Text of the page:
It is too early to consider a strategy for exiting the coronavirus lockdown, the foreign secretary has said.
Dominic Raab said the current measures were “beginning to work” – but shifting focus could mean “we won’t get through the peak as fast as we need to”.
He added Boris Johnson remained in charge of the government from hospital, where the PM spent the night receiving treatment for coronavirus symptoms.
The number of virus hospital deaths in the UK now stands at 5,373.
The Department of Health and Social Care reported 51,608 confirmed cases.
Asked during the government’s daily briefing when the current social distancing measures could be lifted, the government’s chief medical adviser, Prof Chris Whitty, said it must first establish when the peak of the epidemic will come.
“The key thing is to get to the point where we are confident we have reached the peak, and [that] this is now beyond the peak,” he said.
“At that point, I think it [will be] possible to have a serious discussion about all the things we need to do, step by step, to move to the next phase of managing this.”
He added to start “having that discussion” before then would be a mistake.
It is the first time Prof Whitty has appeared at one of the briefings since spending time in self-isolation after he showed symptoms.
Deputy chief scientific adviser Prof Dame Angela McLean said it was “too early to tell” what the impact of the current measures would be.
“We need people to carry on following those instructions so we can work out, three weeks later, what actually happens in hospitals,” she said.
“We need to know how well the current restrictions are working before we can say anything sensible about what the next stage might be.”
In a tweet on Monday, Mr Johnson said he was in “good spirits” after spending the night in St Thomas’ Hospital in London.
The prime minister, 55, tested positive for coronavirus 10 days ago.
He was taken to hospital on Sunday evening with “persistent symptoms” – including a temperature and a cough – for routine tests.
Asked whether it was appropriate for the prime minister to run the government from hospital, Mr Raab said Mr Johnson would “take the medical advice that he gets from his doctor”.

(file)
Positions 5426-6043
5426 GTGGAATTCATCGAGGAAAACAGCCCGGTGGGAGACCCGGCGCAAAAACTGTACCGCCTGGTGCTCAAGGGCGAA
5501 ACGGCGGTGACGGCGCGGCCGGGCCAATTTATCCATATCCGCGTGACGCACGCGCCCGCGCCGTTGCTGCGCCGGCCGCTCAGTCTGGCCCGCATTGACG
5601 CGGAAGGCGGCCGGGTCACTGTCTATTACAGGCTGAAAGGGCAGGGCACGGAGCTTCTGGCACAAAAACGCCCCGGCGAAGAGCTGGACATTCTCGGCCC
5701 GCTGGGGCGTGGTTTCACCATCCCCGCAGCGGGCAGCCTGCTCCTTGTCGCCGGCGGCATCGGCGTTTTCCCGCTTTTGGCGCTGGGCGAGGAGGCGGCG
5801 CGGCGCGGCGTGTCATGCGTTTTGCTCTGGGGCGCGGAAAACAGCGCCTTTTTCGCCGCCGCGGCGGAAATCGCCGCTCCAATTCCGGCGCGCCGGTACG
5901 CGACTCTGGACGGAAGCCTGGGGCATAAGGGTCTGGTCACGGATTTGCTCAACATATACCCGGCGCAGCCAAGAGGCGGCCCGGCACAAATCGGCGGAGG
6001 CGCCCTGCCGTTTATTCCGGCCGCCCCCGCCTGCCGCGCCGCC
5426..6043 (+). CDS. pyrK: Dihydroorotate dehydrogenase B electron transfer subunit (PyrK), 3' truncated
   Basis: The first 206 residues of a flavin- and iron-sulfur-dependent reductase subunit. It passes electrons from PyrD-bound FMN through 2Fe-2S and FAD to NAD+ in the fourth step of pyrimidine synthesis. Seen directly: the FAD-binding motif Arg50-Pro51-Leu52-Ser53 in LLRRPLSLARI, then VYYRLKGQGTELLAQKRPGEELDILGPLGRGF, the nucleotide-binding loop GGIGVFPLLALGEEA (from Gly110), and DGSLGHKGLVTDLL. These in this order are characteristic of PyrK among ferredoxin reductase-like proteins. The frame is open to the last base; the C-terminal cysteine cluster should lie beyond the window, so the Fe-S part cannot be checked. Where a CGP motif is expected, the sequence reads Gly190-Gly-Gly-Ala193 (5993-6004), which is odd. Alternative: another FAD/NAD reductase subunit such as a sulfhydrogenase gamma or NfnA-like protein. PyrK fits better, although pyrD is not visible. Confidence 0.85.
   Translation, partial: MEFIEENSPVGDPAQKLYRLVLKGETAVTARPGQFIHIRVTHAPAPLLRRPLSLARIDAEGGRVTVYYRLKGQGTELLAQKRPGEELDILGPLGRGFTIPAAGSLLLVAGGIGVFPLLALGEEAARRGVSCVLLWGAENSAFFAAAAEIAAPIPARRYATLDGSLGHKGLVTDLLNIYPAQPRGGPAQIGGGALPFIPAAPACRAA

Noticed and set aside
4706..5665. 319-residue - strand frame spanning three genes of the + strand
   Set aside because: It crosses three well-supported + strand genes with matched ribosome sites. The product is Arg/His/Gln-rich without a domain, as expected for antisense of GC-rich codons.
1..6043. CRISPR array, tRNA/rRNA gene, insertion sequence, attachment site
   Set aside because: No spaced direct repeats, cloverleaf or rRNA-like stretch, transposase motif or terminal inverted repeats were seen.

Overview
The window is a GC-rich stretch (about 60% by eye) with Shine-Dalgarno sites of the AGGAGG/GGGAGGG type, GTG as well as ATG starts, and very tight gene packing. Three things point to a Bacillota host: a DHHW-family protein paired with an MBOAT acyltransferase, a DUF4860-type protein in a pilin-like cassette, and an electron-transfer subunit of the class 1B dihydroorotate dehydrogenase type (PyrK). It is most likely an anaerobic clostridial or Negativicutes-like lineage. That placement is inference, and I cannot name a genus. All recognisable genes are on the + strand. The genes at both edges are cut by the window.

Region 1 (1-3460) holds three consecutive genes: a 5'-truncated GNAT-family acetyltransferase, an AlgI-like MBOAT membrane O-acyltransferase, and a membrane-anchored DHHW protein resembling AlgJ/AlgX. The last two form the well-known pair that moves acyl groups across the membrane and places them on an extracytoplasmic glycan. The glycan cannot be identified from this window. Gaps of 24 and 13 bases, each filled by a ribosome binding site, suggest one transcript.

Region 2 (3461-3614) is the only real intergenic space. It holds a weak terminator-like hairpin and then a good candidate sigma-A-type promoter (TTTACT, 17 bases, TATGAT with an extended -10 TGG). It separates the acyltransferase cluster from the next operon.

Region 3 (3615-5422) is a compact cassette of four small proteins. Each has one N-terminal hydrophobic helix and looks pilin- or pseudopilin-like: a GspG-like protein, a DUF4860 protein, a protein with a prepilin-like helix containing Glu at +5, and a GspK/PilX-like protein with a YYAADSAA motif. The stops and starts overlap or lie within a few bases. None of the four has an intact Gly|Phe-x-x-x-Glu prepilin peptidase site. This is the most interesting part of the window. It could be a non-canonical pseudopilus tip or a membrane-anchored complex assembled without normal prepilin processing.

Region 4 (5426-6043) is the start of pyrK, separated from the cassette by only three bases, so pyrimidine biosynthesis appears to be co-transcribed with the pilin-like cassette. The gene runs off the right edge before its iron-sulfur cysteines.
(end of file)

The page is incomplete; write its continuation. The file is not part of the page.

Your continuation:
He added he had not spoken to the prime minister since Saturday.
Asked whether people should work while recovering from the virus, Prof Whitty said some of his own patients were “perfectly capable of managing massively complicated things” from their hospital beds.
Last month, the prime minister’s spokesman said if Mr Johnson was unwell and unable to work, Mr Raab, as the first secretary of state, would stand in.
US President Donald Trump is among those who has sent his wishes to his “great friend” Mr Johnson.
And Labour leader Sir Keir Starmer said he hoped the prime minister had a “speedy recovery”.
Meanwhile, the former head of the civil service Lord Kerslake told the BBC it might be “sensible” for Mr Johnson to “step back” if he was not well enough to carry out his role.
Dr Sarah Jarvis, a GP and broadcaster, said Mr Johnson would probably have his chest X-rayed and his lungs scanned, particularly if he had been struggling for breath.
She said he is also likely to have an electrocardiogram to check his heart’s function, as well as tests on his oxygen levels, white blood cell count, and liver and kidney function before he is released from hospital.
Mr Johnson has worked from home since it was announced that he had tested positive for coronavirus on 27 March.
On Saturday, his pregnant partner Carrie Symonds tweeted that she had spent a week in bed with the main symptoms. She said she had not been tested for the virus.
Health Secretary Matt Hancock had also tested positive for the virus and returned from self-isolation on Thursday to host the daily Downing Street news conference.
In other developments:
- London’s emergency services are setting up specialist teams to handle Covid-19 deaths that do not happen in hospital
- Tony Lloyd, Labour MP for Rochdale, has also been admitted to hospital for coronavirus treatment. Sir Keir wished him a “swift and full recovery”
- No 10 said 27,000 former healthcare professionals have registered to return to the NHS
- Around 13% of police officers and support staff are currently off work, the president of the Police Superintendents’ Association of England and Wales has said. It comes as more than 300 former Metropolitan Police officers have volunteered to return to the force, following Commissioner Cressida Dick’s appeal over a week ago.
- Scotland’s chief medical officer has resigned after making two trips to her second home – despite government guidance urging people to avoid unnecessary travel
- The National Domestic Abuse helpline has seen a 25% increase in calls and online requests for help since the lockdown, the charity Refuge says
- High street pharmacists are “needlessly being put at risk” due to a lack of personal protective equipment (PPE), the Royal Pharmaceutical Society says
- Train drivers’ union Aslef is also calling for London Underground drivers to be provided with masks and gloves to protect them from contracting Covid-19